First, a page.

The Metropolitan Police recently said potential recruits were being aggressively targeted through social media, particularly people with “violent backgrounds, the very young and those with mental health issues”. In May a 19-year-old man was sentenced to eight years in a young offenders’ institution for grooming a young man with learning difficulties to kill UK soldiers. Using BlackBerry Messenger and social media sites, the perpetrator encouraged the victim to change his name and attempted to radicalise him with stories of innocent children murdered by military forces. The judge condemned the recruiter’s actions, stating: “you knew he [the victim] was an extremely vulnerable young man, your treatment of him was as callous as it was manipulative.”

This example is just the tip of the iceberg: two teenagers from Coventry were recently arrested on suspicion of travelling to Syria for terrorism, and a British couple travelling with four children were arrested in Turkey for the same reason. The reach and radicalisation by ISIS is growing not just in the UK but across the globe – in fact, the total number of foreign fighters inside Syria and Iraq has now exceeded 20,000, according to the International Centre for the Study of Radicalisation (ICSR).

To give a sense of scale, it has recently been revealed that jihadis are sending up to 100,000 Twitter messages a day. In response to the threat, Europol director and ex-MI5 officer Rob Wainwright said that encrypted communications, often via social media, were the “most significant challenge” to tackling terrorism. As there is no one single entity controlling social media and no rule book, social media is the new Wild West.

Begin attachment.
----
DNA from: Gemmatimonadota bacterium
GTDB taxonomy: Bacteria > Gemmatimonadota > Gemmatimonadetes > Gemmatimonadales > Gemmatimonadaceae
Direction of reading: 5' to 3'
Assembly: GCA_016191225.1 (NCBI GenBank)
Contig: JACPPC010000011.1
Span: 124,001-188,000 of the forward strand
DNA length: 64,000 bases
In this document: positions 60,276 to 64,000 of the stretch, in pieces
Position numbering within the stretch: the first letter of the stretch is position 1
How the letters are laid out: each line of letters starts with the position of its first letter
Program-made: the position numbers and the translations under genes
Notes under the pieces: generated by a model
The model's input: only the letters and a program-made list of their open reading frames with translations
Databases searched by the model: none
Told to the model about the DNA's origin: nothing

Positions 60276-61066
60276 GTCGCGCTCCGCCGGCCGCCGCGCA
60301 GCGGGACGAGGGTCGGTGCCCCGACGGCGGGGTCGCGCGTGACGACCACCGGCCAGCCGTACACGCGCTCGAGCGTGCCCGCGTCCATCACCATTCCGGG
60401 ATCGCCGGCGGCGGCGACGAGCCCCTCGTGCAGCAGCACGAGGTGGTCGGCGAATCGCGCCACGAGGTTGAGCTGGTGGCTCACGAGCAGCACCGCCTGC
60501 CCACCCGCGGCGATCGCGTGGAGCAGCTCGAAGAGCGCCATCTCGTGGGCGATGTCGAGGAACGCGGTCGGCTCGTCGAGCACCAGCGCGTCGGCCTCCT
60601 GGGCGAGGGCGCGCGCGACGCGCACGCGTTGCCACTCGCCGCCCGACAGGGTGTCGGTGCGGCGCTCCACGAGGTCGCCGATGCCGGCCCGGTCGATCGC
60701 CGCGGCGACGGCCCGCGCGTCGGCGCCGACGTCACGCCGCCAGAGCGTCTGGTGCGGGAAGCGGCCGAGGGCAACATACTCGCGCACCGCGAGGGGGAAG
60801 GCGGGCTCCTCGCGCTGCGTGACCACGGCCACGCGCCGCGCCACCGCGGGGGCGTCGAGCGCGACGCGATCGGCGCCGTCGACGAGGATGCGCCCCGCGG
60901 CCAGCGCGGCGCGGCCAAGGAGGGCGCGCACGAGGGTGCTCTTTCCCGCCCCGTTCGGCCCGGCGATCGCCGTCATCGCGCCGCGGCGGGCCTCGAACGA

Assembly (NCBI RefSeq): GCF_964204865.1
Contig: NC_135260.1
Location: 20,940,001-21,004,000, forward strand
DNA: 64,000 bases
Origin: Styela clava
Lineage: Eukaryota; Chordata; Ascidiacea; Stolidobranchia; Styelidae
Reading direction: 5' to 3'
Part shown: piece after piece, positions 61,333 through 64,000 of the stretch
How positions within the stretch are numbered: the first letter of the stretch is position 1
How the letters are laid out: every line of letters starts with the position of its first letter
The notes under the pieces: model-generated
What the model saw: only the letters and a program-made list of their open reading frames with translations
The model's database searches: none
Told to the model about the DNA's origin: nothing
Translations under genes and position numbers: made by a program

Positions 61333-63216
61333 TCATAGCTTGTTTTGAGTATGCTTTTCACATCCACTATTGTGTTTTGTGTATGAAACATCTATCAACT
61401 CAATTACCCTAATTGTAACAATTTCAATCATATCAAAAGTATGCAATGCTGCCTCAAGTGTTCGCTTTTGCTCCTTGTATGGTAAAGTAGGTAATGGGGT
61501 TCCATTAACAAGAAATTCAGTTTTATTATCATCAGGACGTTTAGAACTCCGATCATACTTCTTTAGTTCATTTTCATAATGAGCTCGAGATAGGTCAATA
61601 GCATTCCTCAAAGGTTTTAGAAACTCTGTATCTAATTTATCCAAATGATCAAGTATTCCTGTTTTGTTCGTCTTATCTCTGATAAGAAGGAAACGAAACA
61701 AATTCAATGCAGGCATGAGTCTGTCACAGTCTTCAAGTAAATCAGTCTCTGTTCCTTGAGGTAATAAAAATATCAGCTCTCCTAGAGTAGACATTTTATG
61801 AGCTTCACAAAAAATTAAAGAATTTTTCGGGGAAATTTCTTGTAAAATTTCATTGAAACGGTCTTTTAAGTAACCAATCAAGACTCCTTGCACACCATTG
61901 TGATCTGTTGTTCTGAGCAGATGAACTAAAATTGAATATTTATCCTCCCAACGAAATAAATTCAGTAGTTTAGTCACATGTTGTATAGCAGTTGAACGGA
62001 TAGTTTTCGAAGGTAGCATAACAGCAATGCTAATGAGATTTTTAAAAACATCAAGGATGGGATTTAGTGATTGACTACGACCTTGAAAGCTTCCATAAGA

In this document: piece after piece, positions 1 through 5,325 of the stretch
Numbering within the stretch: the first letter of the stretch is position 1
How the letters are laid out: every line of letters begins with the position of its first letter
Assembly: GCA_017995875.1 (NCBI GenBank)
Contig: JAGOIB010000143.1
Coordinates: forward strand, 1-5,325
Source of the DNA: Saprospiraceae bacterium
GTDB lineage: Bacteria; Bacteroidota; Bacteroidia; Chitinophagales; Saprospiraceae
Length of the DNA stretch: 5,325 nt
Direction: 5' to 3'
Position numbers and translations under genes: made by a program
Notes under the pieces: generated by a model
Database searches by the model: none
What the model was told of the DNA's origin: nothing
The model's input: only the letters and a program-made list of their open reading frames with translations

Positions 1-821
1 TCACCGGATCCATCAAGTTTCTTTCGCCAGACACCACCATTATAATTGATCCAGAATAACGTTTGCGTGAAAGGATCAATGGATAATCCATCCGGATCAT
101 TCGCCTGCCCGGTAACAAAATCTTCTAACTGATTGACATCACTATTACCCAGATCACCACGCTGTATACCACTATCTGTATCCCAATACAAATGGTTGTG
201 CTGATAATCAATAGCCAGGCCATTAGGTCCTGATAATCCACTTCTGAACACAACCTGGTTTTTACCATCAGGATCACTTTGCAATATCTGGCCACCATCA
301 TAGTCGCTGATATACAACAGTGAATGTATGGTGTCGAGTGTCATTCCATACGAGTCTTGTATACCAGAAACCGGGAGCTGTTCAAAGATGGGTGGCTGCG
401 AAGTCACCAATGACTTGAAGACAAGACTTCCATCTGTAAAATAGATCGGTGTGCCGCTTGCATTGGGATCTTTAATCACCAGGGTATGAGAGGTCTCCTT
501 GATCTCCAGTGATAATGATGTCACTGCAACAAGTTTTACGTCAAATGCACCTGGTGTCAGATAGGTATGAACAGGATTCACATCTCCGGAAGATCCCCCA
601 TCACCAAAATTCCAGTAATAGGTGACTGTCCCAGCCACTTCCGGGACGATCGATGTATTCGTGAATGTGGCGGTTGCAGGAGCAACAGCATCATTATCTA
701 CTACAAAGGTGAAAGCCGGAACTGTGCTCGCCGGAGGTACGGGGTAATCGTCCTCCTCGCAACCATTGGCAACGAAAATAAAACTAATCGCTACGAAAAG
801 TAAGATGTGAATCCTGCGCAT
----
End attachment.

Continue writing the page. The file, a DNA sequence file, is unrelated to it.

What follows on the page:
Social networks are, albeit not willingly, increasingly hosting a virtual meeting place for those that threaten national security. And as we see a rapid shift from traditional warfare to cyber warfare, some governments risk sleepwalking their way through this problem. Fortunately, an increasing number are starting to recognise that the Internet has become “the fifth domain”, after land, sea, air and space. The latter four are regulated because they can have a profound effect on the lives of citizens and need some controls to give order and protect. Governments across the world are starting to recognise that this fifth dimension, the Internet, while having much positive impact, also has the potential to undermine confidence in the state and commerce.